It happened today - January 12, 2016

On this day in 1954, U.S. Secretary of State John Foster Dulles announced the policy of “massive retaliation” in a speech to the Council of Foreign Relations. It all sounds terribly like something out of Dr. Strangelove, including the cozy Establishment setting in which he made this potentially highly disquieting announcement. But it had a certain powerful logic.

On the surface, the main point was that the United States would rely on its nuclear superiority to deter a Soviet attack on Western Europe. And by emphasizing the overwhelming, asymmetrical nature of an American response, it warned the Soviets not to nibble at the edges and think they could possibly take territory one small manageable crisis at a time.

It had a deeper logic too. Dwight Eisenhower, despite being the face of so-called “modern Republicanism”, had a deep streak of the old kind. He wanted to spend less on defence (and did: as John Lewis Gaddis notes in his fine book Strategies of Containment, defence spending fell as a share of the budget from 65.7% in fy 1954 to 48.5% in fy 1961, and from 12.8 to 9.1% of GDP in the same period).

Eisenhower was a career military man. But he remembered, favourably, that the United States traditionally had a very small military establishment except during actual wars. And he wanted to cut defence spending for budgetary reasons and also for something approaching libertarian ones.

The phrase may have been picked up by countercultural types who had as little use for Ike as he did for them. But it was Eisenhower, the golfing, free-enterprise, corporation-loving, church-going old white guy, who first warned of a “military-industrial complex” gaining undue influence in the United States if it remained on a permanent war footing.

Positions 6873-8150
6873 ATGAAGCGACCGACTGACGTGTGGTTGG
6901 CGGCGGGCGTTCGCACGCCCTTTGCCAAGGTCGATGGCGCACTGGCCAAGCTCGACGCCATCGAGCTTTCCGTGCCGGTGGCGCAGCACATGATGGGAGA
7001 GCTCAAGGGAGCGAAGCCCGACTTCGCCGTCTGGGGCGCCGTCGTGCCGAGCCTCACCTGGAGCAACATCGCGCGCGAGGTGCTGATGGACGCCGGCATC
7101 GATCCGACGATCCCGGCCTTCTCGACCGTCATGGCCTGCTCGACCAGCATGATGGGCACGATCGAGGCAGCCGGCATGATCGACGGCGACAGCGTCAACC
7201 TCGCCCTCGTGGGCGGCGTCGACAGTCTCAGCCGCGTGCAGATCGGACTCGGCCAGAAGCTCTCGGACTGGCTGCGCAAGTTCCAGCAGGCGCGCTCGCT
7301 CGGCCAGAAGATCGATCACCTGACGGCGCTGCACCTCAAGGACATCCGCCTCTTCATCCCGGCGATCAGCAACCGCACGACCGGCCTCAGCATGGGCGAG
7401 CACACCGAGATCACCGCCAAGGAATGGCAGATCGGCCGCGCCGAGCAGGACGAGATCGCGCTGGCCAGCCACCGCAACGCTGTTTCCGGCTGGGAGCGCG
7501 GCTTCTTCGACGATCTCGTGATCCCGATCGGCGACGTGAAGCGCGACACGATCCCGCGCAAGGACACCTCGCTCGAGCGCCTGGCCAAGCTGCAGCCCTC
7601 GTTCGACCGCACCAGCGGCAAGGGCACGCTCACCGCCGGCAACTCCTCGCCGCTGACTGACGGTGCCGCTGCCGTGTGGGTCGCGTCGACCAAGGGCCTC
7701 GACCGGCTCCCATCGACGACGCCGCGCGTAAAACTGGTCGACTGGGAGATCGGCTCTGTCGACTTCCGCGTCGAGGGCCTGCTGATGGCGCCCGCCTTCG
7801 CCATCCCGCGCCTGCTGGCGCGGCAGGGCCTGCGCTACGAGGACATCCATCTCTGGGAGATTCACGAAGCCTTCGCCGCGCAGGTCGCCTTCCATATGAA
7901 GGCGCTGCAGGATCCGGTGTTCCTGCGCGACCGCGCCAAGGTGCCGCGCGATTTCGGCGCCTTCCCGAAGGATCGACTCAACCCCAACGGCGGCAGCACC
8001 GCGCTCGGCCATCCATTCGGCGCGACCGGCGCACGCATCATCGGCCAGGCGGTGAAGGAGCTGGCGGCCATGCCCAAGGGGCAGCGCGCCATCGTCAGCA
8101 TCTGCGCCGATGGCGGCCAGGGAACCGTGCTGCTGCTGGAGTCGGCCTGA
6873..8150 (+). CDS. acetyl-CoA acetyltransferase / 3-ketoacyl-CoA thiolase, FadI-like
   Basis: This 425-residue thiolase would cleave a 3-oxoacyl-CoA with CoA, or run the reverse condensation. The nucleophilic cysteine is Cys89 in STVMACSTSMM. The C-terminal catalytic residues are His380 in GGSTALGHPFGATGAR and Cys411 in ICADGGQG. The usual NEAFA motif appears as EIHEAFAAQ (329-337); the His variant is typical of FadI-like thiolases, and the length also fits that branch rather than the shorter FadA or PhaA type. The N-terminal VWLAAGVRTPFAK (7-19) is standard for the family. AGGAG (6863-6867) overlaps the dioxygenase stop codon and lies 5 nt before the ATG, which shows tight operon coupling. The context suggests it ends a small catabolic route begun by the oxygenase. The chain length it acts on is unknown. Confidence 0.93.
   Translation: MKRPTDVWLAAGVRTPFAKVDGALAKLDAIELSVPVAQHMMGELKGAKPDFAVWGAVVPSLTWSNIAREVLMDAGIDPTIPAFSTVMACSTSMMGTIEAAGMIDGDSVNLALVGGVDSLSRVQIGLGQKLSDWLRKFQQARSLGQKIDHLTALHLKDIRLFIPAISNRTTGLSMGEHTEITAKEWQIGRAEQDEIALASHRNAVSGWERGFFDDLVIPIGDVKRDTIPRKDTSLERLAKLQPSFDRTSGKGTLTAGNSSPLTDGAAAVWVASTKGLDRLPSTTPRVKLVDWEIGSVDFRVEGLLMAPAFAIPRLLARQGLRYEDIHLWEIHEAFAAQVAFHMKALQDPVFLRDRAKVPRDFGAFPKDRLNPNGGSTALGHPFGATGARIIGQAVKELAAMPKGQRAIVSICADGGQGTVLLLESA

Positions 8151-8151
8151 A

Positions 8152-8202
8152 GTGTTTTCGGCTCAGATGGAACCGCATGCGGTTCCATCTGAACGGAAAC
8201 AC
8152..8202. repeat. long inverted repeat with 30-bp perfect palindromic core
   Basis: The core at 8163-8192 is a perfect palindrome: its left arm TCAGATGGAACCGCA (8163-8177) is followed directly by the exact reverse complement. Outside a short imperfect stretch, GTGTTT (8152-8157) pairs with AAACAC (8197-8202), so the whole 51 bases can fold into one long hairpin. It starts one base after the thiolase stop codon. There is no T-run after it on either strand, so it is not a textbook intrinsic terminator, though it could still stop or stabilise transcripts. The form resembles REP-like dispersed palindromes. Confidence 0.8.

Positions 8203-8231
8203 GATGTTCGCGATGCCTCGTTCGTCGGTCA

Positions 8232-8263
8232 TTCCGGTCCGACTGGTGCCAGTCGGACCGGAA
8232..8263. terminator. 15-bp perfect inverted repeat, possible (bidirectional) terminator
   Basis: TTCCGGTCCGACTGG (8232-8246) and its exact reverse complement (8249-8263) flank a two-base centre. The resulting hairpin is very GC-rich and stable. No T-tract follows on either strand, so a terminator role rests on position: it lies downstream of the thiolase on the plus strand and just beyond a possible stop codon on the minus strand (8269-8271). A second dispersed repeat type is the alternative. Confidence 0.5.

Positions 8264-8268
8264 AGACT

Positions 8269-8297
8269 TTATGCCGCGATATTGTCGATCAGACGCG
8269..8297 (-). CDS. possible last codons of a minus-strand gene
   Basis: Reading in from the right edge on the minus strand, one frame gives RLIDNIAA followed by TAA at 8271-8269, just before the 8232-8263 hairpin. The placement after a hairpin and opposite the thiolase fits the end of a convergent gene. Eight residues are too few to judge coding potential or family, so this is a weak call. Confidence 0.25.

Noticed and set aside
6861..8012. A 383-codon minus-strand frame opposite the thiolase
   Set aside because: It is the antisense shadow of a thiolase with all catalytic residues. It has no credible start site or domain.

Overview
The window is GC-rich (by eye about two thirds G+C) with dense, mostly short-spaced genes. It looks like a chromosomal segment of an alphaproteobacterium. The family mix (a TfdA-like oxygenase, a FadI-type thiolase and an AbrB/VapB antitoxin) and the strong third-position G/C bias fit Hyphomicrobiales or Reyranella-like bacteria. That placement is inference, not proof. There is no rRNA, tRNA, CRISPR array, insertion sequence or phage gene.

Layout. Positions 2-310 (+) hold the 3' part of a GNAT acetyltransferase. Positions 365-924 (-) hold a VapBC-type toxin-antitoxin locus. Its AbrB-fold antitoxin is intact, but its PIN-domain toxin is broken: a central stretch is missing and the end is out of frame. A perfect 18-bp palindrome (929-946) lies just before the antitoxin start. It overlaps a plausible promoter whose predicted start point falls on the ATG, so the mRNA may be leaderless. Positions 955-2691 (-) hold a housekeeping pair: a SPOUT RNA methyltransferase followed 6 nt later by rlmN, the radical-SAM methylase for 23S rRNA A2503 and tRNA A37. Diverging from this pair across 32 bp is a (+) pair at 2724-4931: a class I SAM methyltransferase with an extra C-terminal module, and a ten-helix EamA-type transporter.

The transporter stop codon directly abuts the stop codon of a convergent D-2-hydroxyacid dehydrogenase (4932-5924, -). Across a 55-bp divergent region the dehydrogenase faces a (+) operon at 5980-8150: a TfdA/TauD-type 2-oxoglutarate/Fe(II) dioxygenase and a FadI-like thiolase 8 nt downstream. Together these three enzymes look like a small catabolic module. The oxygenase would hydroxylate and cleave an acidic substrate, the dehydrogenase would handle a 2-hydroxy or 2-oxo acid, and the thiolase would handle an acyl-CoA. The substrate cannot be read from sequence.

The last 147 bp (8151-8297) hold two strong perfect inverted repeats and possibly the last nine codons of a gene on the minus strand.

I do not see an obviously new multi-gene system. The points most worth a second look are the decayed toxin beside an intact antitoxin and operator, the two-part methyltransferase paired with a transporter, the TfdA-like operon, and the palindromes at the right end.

Ultimately the strategy even got a more friendly name than “massive retaliation”: It was heralded as “More bang for a buck”. For all that, the policy had a significant weakness. And if it seems odd to find that Eisenhower was a reasonably profound thinker with a distrust of the military and of industry as well as of big spending governments generally, it is positively weird to hear the most lucid criticism of the policy coming from within the Administration and, indeed, from the unshaven jowls of the Vice-President, a certain Richard Milhous Nixon.

As he would later express it, in his 1985 book No More Vietnams, “Great nations do not risk nuclear suicide to defend their interests in peripheral areas.” And while Eisenhower’s strategy worked just fine in Europe, and an incipient version probably helped bring an armistice in the Korean War, it was of no use in the Third World. (To his credit, Eisenhower recognized it early; when the French tried to persuade him to use nuclear weapons to bail them out in Vietnam he firmly refused.) It’s also not the case that the strategy kept the American government small, though it did ensure that social programs took the bulk of funding even at the peak of Reagan’s rearmament.

On the other hand, it’s not clear what strategy would have brought success for the United States in the revolutionary upheavals in newly decolonized nations in the 1960s and 1970s. And massive retaliation, for all its cold-blooded user-unfriendliness as a phrase and a doctrine, did avoid massive conflicts between major powers.

In that sense, it got a lot of bang for a buck. Many policies announced with at least as much fanfare have done far worse.